Much of the early punditry has branded the failure to pass campaign finance reform and the codification of Roe v. Wade as a part of the Women’s Equality Act (WEA) as a complete defeat, especially for the governor. I would like to enter a dissent to that interpretation.
A more accurate analysis might be to gauge how and why the politics underlying both issues could lead the Senate to change its mind down the road.
Bruce N. Gyory
A precedent from 1986 is instructive. Back then Gov. Mario Cuomo added a controversial change in the generic substitution law to his proposal to enact the overwhelmingly popular EPIC program—the senior citizen drug program. The GOP Senate would have passed EPIC in a heartbeat, but they opposed the generic drug proposal.
The regular session ended in 1986 without EPIC passing. However, as Mario Cuomo campaigned for re-election, the EPIC compromise gained steam with voters. EPIC, with a compromise on generic substitution acceptable to the Republican Senate, passed in a postelection special session.
In light of that example, Andrew Cuomo might have grounds for optimism.
Let’s take campaign finance. After the indictments of legislators started flowing, the wind seemed to lift the sails of those recommending campaign finance reform, but the convictions in the New York City case centering around Oliver Pan’s role in John Liu’s campaign were effectively used by opponents of public financing to blunt the push for the public financing of elections.
The governor will be appointing a Moreland Act Commission. If this Moreland Commission does its job, it could put persuasive proposals before the public, which the governor could use to mobilize public opinion behind broad campaign finance reform.
City & State recently published an exposé on apparent fundraising abuses by the local GOP in Nassau County. Whether and how Nassau County’s voters react, should that controversy heat up, could prove persuasive to Long Island’s Republican senators, creating a point of movement for campaign finance.
On the codification of Roe v. Wade, the governor made a tactical mistake by waiting so long to put forth his language on this provision. The Catholic Conference and their allies did a masterful job of lobbying against what they feared the provisions would be. The delay left pro-choice advocates hamstrung, not being able to counter with proof of what the bill would actually accomplish.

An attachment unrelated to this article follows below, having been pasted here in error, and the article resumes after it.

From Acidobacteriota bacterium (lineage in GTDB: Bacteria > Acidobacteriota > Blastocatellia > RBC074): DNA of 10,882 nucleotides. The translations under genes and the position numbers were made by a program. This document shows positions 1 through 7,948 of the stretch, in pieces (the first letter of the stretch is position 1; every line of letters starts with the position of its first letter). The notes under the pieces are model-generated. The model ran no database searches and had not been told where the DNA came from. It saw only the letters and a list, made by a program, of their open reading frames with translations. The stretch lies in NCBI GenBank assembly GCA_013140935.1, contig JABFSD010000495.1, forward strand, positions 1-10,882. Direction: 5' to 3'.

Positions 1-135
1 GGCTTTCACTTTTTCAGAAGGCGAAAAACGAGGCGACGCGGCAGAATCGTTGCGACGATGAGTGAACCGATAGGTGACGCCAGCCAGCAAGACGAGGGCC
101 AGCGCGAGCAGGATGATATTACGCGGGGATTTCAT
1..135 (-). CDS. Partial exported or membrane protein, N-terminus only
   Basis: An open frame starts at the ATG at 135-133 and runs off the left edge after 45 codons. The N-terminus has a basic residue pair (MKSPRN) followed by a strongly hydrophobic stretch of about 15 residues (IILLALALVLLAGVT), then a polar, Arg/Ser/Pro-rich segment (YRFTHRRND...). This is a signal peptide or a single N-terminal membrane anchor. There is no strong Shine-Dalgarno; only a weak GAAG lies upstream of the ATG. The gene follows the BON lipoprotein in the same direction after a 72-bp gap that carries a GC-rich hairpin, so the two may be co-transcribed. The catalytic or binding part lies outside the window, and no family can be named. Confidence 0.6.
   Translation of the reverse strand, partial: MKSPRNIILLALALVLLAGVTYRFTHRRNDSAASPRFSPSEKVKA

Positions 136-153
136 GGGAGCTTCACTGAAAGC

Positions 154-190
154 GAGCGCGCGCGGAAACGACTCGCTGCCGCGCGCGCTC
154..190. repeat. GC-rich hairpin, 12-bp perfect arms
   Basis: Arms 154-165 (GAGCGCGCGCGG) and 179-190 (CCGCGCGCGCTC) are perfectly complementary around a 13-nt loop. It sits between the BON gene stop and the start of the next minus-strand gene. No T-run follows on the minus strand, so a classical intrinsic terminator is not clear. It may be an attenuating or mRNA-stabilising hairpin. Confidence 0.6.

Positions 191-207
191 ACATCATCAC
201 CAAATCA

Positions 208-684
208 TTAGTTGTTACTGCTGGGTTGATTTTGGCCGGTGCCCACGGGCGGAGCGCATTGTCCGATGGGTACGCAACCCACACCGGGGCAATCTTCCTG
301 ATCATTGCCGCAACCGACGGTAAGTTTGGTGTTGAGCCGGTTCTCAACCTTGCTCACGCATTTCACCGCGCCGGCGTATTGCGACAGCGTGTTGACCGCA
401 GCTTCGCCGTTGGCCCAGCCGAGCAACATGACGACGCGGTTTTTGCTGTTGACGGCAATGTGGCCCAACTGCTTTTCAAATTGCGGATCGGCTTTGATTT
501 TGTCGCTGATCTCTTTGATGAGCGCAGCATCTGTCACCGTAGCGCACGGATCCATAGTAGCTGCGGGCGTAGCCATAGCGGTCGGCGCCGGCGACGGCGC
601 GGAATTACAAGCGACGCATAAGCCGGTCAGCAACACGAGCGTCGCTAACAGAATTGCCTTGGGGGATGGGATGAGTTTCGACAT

In that lobbying scrum, pro-life advocates were able to lock down adamant GOP opposition in the Senate to moving the abortion part of the bill—the 10th plank of the WEA.
Nevertheless, a political reality could emerge to break the logjam on this Roe v. Wade codification. Over the last three decades, when you distill the polling data, the pro-life share of the New York State electorate has dwindled from roughly 40 percent to about a 25 percent share. When your numbers dip that low politically, you can lose the leverage to provide the critical mass of opposition necessary to accomplish your legislative agenda.
The choice issue remains a perilous one for Senate Republicans. It is enormously divisive within Republican primaries. Meanwhile, the swing suburban districts, chock-full of highly educated and relatively affluent voters, are now overwhelmingly pro-choice. Republican women especially are pro-choice in these districts.
Heading into 2014, the GOP’s conundrum on choice in swing districts will be to find a way to steer between primaries tilting pro-life and general elections, which are decisively pro-choice.
Consequently, it is too early to accurately handicap the future prospects for campaign finance reform and the codifying of Roe v. Wade. Positions are deeply held, especially given the moral dimension underlying both sides of the abortion question. But the proponents of change may have multiple cards to play as the 2014 cycle heats up and a governor in Andrew Cuomo, who is skilled in both building political pressure and enacting legislative compromise.
Bruce N. Gyory is a political consultant with Corning Place Communications and an adjunct professor of political science at SUNY Albany.
Tags: Andrew Cuomo, Bruce Gyory, campaign finance reform, Catholic Conference, City & State, EPIC, John Liu, Mario Cuomo, Moreland Act, Moreland Commission, Nassau County, Oliver Pan, Republican, Roe V. Wade, WEA, Women’s Equality Act